Fat Cows

There’s a dairy farm called “Bobolink” in northern New Jersey that makes some seriously good cheese. We had an opportunity to visit Bobolink recently to hear their remarkable story, take a guided tour of their facility, and meet some of their cows.

At Bobolink, the cows are healthy, well-loved animals that are pasture-raised, which means that they eat grass, clover, and whatever other plants they want on the farm. These cows are well cared for and far healthier than their industrial agriculture counterparts. They don’t get antibiotics or hormones like the cows that are producing milk in confined quarters on large-scale factory farms. And they look different too…skinny by comparison.

As I discussed the cheesemaking process with the Bobolink farmers, I learned that they regularly get visits from the humane society because visitors to the farm call with concerns that the cows look too skinny because they can see their ribs and hip bones. But these folks are completely off base.

The cows at Bobolink look the way cows are supposed to look.

You might say, their point of reference is skewed. People are so used to seeing images of fat cows from feedlots that they think that all cows are supposed to look like that. Sadly, the same thing is happening to us.

A New Normal  

In clinical practice, especially in patients with serious illness, I often find myself discussing the idea of getting comfortable with a “new normal.” After a big surgery, a long hospitalization, or even a treatment with a powerful medication, the idea of getting acquainted with a new normal is often a necessary part of the healing process.  

But this article is about another sort of new normal…and it’s one that we ought not be so comfortable getting used to. I’ve been stunned by the number of overweight and obese young people I see everywhere I go. And many of them seem perfectly content to “let it all hang out” because they are largely untroubled by their size.

Don’t get me wrong: it’s a wonderful thing when a young person has a positive body image and refuses to let their appearance define their self-esteem. The fact that over 70 percent of America is now overweight or obese might make it normal…but it doesn’t make it right.  

A Growing Problem

No one should be made to feel ashamed for being overweight. But no one should fool themselves into thinking that being obese is normal or healthy either. If you are overweight, then you are dramatically increasing your risk for a number of chronic diseases, including heart disease, diabetes and cancer. That’s why recent statistics like the following are so troubling:

  • 34 percent of today’s teens now qualify as obese
  • Obesity rates have jumped 12 percent in the last two decades
  • Obesity rates among young people have tripled since the 1970s
  • Obesity rates are even more alarmingly high among Hispanic and African American teens

Cutbacks in physical education and recreational activities are important factors fueling this trend. And so is the increasing amount of time that students spend using computers and personal devices. But the biggest culprit is poor dietary choices, particularly the high amount of calories, sugars, and adds fats/oils that are found in processed food, fast foods, carbonated beverages, and the rest of the indulgences in the Standard American Diet (SAD) that today’s young people consume.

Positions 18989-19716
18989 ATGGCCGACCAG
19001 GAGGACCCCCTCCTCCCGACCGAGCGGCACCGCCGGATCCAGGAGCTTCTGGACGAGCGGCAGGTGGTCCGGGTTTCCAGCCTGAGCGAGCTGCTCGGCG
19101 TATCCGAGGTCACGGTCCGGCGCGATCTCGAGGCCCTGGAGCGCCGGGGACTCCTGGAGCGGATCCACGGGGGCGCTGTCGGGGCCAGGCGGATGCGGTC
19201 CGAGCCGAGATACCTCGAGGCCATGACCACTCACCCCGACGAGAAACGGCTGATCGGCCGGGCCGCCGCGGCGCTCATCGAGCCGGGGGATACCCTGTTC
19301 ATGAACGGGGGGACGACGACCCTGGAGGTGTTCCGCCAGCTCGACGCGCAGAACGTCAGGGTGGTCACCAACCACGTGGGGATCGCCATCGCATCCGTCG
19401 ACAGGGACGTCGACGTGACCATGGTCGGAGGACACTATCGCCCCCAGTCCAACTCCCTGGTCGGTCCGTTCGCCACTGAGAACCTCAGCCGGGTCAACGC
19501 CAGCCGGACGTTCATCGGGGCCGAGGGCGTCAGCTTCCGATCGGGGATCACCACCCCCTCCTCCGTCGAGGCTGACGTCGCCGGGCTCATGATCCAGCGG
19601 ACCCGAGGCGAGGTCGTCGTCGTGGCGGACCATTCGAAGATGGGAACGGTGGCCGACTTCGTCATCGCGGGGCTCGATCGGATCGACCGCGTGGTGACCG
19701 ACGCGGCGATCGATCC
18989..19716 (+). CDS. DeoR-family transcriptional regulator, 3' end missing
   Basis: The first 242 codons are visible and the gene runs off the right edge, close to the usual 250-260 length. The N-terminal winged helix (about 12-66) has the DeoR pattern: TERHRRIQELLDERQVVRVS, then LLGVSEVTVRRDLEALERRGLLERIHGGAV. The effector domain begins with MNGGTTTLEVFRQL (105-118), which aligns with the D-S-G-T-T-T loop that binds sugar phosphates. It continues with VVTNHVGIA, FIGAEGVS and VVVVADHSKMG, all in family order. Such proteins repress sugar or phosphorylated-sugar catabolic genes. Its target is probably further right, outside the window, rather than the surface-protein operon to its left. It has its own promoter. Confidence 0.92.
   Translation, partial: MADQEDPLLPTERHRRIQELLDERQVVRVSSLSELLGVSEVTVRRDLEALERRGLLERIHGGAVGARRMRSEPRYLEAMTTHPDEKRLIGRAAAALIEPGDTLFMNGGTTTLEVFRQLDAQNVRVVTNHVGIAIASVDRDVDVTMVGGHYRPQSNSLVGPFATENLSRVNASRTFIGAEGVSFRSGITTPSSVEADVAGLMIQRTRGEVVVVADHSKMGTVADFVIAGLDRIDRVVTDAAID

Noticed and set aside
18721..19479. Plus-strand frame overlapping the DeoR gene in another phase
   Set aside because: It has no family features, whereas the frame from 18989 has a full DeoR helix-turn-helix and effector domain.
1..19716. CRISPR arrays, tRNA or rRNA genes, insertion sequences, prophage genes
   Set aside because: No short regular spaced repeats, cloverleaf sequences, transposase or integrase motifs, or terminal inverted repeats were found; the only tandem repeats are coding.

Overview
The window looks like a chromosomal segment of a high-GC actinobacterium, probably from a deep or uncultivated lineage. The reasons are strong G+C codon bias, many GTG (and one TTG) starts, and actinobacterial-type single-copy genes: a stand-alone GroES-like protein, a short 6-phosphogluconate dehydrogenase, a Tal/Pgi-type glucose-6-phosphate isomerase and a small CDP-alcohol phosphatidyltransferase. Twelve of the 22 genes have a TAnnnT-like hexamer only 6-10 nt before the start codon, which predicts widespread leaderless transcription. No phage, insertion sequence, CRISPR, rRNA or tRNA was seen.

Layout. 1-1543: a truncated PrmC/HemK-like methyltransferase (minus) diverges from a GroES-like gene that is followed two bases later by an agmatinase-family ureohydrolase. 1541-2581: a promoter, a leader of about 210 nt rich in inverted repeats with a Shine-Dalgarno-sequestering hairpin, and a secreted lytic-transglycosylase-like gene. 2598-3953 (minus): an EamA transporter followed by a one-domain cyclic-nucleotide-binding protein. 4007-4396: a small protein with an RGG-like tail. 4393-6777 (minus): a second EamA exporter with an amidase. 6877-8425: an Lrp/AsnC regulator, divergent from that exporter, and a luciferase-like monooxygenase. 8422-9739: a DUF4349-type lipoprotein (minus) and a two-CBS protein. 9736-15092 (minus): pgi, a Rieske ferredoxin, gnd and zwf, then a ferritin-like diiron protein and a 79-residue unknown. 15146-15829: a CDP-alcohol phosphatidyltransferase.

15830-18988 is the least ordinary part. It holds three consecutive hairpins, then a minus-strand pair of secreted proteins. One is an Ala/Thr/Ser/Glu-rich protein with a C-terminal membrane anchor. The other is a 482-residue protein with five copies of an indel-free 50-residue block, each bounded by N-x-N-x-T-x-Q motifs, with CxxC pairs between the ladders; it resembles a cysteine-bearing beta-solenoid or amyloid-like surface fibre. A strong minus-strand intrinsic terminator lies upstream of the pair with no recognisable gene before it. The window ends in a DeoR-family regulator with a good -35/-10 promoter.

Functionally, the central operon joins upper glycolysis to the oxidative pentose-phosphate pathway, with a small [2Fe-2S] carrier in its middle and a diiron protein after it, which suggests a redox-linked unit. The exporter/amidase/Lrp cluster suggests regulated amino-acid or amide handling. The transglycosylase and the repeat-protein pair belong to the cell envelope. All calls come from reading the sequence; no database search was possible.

These days, so many people are obese that being overweight has become the rule rather than the exception. We see ourselves in the same way that people see the cows on the farm.

The Data Doesn’t Lie

A new study published in the JAMA Pediatrics highlights this issue. As the authors note, “More adolescents with overweight or obesity seem satisfied with their weight and not ready or motivated to engage in weight loss efforts. Failure among pediatricians to discuss weight issues with adolescents may also contribute” to this trend.

In the past, 80 percent of teen girls thought they weighed too much and were trying to lose weight. Today, that figure has slipped to 54 percent. There’s been a similar downward trend for males too. Previously, 36 percent of teenage boys said they were trying to lose weight, but that figure has now slipped to just 23 percent.

It’s a good thing that more young people are body positive. However, for their own benefit, they should be aware that being obese or overweight is not good for their health. Here’s some good news: better diet and physical activity can help teens maintain a healthy weight. Here are some quick tips for shedding excess weight and keeping it off:

  • Substitute plant-based foods (fruits, veggies, and whole grains) instead of animal proteins.
  • Get at least 30 minutes of physical activity every day.
  • Limit consumption of sugary snacks, processed foods, and animal fats.

It’s a shame when obesity undermines a person’s self-esteem. But it’s important to recognize that carrying excess weight is a major risk factor for chronic diseases like heart disease, diabetes, and cancer. That’s why I’d like write a prescription that’s something of an antidote to the new normal: Eat right, move more, and don’t settle for the status quo.

Take good care,

Dr. Josh